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County Executive Steuart Pittman gives remarks. Anne Arundel County Executive Steuart Pittman held a transportation town hall on Tuesday at Arundel High School, to discuss a potential development moratorium on Route 2 and Route 3, Bay Bridge traffic, and more.
County Executive Steuart Pittman gives remarks. Anne Arundel County Executive Steuart Pittman held a transportation town hall on Tuesday at Arundel High School, to discuss a potential development moratorium on Route 2 and Route 3, Bay Bridge traffic, and more. (Paul W. Gillespie)

More than 130 people turned out for a Tuesday night transportation town hall at Arundel High School Gambrills at which nearly every mention of a development moratorium on the Route 3 corridor elicited applause.

The meeting in the Arundel County High School cafeteria focused largely on traffic issues along Route 2 and Route 3. Anne Arundel County Executive Steuart Pittman said he is seeking community feedback and ideas to tackle local transportation issues, including Route 2 and Route 3 traffic and Bay Crossing options. Route 3 is notorious for its traffic backups and construction on the Chesapeake Bay Bridge has lead to miles long delays.

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“Of all the issues in the county, the one that is the most important is traffic but at the same time, it’s the one I don’t feel prepared to fix,” Pittman said. “I wish there was a magic bullet.”

He sat alongside panelists Gary Hodge from the Maryland Transit Opportunities Coalition, and Ramond Robinson, the county’s transportation director.

“Asking the right questions in the first step to getting a solution. I’m not sure whether the goal here is to build another one hundred Royal Farms and WaWas between here and Ocean City or if we have a more strategic goal in mind,” Hodge said. “The solution is probably a mixture of strategies and tactics that make sense.”

The community gathered for the town hall less than a week after the State Highway Administration said they are including Route 3 in a state-wide highway corridor study at the last Greater Crofton Council meeting.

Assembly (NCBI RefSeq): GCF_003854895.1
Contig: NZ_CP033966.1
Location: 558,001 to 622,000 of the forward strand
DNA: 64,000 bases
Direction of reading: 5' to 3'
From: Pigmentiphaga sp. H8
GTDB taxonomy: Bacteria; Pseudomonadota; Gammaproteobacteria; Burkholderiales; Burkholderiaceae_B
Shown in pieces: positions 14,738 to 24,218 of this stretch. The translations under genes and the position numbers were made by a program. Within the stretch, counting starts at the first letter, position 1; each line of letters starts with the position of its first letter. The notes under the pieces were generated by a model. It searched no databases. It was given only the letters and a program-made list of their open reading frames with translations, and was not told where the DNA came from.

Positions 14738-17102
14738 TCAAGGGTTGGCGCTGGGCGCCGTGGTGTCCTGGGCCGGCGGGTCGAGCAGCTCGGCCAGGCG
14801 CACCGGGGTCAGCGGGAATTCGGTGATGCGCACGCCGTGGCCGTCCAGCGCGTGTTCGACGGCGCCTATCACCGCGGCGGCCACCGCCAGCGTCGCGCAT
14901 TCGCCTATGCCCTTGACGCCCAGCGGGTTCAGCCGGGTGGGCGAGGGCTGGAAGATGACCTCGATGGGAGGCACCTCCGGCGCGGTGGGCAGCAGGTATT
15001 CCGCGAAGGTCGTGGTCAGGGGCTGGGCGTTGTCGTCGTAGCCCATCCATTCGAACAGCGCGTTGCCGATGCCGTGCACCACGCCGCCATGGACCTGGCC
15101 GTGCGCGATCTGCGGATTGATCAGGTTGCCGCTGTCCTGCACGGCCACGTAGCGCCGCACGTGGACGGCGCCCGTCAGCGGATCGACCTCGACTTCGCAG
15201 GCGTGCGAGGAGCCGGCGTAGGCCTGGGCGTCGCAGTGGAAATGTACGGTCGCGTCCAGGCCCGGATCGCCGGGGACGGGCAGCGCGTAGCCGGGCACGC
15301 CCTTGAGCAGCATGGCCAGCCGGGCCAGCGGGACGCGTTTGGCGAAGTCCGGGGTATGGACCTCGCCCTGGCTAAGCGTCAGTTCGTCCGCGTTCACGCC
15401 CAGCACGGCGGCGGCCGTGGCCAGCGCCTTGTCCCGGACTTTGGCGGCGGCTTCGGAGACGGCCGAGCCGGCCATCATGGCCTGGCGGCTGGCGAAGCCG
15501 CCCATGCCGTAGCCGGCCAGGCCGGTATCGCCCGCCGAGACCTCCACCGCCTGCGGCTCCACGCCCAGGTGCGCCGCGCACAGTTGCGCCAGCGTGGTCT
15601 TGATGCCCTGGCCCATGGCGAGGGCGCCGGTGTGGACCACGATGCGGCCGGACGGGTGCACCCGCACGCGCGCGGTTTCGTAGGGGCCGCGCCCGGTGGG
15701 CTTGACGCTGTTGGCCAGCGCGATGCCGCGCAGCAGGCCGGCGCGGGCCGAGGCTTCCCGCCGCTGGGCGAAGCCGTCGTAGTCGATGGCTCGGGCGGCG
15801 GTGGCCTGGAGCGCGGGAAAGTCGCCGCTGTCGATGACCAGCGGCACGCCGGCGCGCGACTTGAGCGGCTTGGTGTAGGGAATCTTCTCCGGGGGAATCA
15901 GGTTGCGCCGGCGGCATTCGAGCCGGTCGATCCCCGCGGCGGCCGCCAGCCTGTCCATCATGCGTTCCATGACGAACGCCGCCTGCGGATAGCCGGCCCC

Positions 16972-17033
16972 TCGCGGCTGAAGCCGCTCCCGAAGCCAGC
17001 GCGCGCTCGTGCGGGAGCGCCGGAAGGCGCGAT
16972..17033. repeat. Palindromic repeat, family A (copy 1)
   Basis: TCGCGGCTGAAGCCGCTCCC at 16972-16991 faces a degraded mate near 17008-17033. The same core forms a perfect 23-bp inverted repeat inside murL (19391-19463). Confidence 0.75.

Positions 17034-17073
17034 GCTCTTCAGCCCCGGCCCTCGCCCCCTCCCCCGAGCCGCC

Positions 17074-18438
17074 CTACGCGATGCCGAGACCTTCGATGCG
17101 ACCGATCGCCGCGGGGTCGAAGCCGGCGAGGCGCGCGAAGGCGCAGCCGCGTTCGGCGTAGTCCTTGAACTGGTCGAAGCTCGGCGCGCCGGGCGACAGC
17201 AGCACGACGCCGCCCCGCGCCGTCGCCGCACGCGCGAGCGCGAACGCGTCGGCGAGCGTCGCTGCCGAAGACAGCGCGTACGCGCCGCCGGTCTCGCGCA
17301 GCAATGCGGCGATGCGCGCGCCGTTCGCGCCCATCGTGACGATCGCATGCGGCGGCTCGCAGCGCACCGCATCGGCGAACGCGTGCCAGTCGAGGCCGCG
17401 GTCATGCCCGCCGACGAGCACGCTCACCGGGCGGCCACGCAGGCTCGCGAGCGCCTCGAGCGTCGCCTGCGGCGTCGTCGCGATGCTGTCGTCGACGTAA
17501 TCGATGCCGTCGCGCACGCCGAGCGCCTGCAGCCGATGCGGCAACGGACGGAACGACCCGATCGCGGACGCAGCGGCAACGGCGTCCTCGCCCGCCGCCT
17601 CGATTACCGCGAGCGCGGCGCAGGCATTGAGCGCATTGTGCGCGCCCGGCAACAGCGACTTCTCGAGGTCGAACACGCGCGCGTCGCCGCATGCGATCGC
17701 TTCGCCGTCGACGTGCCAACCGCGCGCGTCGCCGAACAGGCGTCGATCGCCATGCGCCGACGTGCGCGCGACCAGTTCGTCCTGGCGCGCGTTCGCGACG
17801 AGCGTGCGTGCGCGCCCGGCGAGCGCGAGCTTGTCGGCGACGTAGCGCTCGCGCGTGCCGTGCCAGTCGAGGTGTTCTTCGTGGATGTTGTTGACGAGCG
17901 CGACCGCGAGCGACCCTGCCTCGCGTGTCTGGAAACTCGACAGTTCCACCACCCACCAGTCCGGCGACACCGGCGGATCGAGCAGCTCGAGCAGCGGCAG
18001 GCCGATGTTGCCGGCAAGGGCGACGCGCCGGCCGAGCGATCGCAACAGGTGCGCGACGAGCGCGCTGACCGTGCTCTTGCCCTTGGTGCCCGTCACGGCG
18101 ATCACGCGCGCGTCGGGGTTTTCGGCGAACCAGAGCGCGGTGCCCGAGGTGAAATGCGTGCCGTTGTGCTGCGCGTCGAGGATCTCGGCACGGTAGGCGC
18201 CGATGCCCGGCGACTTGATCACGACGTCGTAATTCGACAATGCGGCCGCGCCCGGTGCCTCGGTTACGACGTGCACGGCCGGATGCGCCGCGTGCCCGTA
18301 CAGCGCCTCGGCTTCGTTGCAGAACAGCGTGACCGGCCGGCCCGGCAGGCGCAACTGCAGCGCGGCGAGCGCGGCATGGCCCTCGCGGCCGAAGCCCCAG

A number of attendees raise their hand if they thought building a third span of the Bay Bridge at the existing location was the best of the three options of locations in Anne Arundel County. Anne Arundel County Executive Steuart Pittman held a transportation town hall on Tuesday at Arundel High School, to discuss a potential development moratorium on Route 2 and Route 3, Bay Bridge traffic, and more.
A number of attendees raise their hand if they thought building a third span of the Bay Bridge at the existing location was the best of the three options of locations in Anne Arundel County. Anne Arundel County Executive Steuart Pittman held a transportation town hall on Tuesday at Arundel High School, to discuss a potential development moratorium on Route 2 and Route 3, Bay Bridge traffic, and more. (Paul W. Gillespie)

News of another study frustrated community members, who said the state continually does studies but does not make necessary changes. Many residents came to the town hall equipped with suggestions of how the traffic issues can be relieved.

Odenton resident Christina Dinh called her MARC train commute into DC a “Love-hate relationship”

She suggested the county and state further invest in the transit options and parking for commuters.

Dinh also asked Pittman, Robinson and Hodge to implore employers to allow teleworking at least a few days a week and alternate work schedules.

“For the lucky few that have teleworking capabilities, that would be a few days out of the workweek that they are not driving,” Dinh said. “That could be a cost-effective way to reduce traffic.”

Several residents suggested that red light cameras and speed cameras would reduce accidents along Route 3 and thus reduce traffic.

Paul Spadaro, president of the Magothy Rivers Association, said that development along the corridor needs to stop.

“The hotel is filled,” he said. “It’s time to put the No-Vacancy sign up.”

Councilman Andrew Pruski, D-Gambrills, who represents part of the Route 3 corridor, said it was fitting that Pittman had to drive through the traffic his community deals with daily to get to the meeting.

He said he continues to hear from frustrated constituents about the situation, and mentioned the surge in civic engagement he saw throughout the legislative process with the recently passed forest conservation bill.

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“The public is engaged,” he said. “People really care about what is happening and they want to see change.”

On Monday night, Pruski helped pass a resolution approving the county’s transportation functional master plan entitled “Move Anne Arundel!”

The plan will ultimately be part of the county’s 2020 General Development Plan, or GDP. The transportation plan gives recommendations for many of the county’s long fought transportation battles but lists the Route 3 corridor as the first among them.

In addition to recommending limiting access to adjacent properties from the main highway, the plan calls for a new commuter bus service, and the construction of more park-and-ride lots along the corridor to support the system.

The plan also outlines recommendations for making communities more walkable, creating a new model for transit, and improving regional corridors to make commutes more reliable.

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